In the view of the US government, many of the WikiLeaks documents are still classified, and reading classified documents without clearance is illegal. Critics say the warning is censorship.
Imagine you’re a soldier in Iraq seeking to keep up with world events, so you forgo the TMZs of the cyberworld in favor of real news on a site like CBS or CNN or Fox. You click on a story about the WikiLeaks release of thousands of State Department cables – and up pops a government-placed box informing you that if you proceed to the story you will be breaking the law.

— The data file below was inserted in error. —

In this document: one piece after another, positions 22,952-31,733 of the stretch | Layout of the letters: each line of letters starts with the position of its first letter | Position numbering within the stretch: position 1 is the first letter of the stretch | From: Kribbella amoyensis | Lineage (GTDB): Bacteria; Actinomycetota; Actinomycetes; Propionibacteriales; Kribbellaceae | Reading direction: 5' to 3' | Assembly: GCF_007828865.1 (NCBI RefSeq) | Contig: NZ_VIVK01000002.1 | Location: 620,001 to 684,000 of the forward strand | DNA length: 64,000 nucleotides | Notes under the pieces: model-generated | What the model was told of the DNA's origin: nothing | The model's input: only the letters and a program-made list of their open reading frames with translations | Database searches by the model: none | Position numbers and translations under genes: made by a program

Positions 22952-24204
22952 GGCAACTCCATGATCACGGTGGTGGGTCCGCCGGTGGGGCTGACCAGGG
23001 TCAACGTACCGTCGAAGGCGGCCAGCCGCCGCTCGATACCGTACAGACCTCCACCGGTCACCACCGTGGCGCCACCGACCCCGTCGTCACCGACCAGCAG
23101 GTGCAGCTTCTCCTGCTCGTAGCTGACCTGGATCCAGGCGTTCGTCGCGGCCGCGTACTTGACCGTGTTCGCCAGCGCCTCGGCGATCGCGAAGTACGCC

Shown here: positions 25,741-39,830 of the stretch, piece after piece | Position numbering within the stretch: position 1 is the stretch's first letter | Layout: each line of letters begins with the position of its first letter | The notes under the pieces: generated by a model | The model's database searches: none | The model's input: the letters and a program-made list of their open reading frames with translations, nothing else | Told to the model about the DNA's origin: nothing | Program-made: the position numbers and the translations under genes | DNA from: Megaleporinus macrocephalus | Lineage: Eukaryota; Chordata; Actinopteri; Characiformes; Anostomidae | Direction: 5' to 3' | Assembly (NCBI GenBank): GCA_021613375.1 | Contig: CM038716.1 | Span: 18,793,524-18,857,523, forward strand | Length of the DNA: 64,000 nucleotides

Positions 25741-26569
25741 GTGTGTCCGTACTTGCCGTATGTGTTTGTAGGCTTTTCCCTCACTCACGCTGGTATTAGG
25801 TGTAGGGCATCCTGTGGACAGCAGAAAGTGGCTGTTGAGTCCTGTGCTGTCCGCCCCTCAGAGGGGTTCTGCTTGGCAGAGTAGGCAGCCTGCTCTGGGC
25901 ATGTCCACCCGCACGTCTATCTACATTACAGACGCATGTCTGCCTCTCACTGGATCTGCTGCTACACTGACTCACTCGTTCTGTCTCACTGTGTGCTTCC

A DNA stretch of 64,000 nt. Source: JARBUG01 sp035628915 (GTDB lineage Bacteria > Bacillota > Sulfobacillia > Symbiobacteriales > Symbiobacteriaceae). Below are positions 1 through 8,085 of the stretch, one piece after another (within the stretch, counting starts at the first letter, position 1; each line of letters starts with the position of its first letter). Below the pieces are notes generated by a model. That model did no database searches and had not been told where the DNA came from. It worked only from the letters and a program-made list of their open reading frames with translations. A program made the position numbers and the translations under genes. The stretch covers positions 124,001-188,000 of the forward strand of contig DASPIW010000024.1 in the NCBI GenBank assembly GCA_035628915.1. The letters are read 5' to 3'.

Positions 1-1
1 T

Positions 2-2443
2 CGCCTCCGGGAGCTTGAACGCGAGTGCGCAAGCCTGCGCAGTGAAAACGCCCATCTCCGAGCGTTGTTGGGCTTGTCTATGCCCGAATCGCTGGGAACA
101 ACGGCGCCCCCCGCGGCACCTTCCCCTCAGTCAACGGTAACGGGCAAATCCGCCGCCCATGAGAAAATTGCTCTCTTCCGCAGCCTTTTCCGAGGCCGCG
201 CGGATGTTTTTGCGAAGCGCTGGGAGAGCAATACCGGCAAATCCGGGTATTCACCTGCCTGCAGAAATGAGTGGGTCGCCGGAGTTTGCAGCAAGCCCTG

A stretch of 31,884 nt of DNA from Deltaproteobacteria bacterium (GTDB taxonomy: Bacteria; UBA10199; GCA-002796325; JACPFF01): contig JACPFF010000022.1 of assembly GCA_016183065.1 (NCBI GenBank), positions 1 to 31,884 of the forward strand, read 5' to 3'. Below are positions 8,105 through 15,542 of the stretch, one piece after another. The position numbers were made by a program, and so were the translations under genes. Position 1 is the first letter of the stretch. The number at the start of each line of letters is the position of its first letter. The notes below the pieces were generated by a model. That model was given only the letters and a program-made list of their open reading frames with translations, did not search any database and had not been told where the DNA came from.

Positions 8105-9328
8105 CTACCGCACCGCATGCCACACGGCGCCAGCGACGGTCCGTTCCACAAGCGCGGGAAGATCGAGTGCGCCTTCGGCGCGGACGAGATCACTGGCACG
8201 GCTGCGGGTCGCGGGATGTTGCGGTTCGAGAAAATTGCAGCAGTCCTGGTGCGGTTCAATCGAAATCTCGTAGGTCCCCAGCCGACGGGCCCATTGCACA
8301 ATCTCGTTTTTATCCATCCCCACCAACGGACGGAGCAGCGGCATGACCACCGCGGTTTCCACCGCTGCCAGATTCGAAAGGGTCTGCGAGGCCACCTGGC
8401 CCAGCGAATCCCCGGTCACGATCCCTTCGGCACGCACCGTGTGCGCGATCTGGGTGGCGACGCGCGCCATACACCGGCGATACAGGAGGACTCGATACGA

Huh? Welcome to one of the more bewildering tangents of the WikiLeaks information dump: the clash between the principle of a censorship-free Internet and the government’s need to protect certain information – and the sources of that information.
The federal government reasons that, published or not, the cables released by WikiLeaks are still classified documents. So it is warning employees from the Library of Congress to its far-flung foot soldiers not to access WikiLeaks and the mirror sites it and other information activists are feverishly setting up.
In some cases the warnings have extended even to accessing media reports about the disclosures. Accessing classified information without clearance is tantamount to breaking the law, the warnings go, and could damage one’s government career or even end it.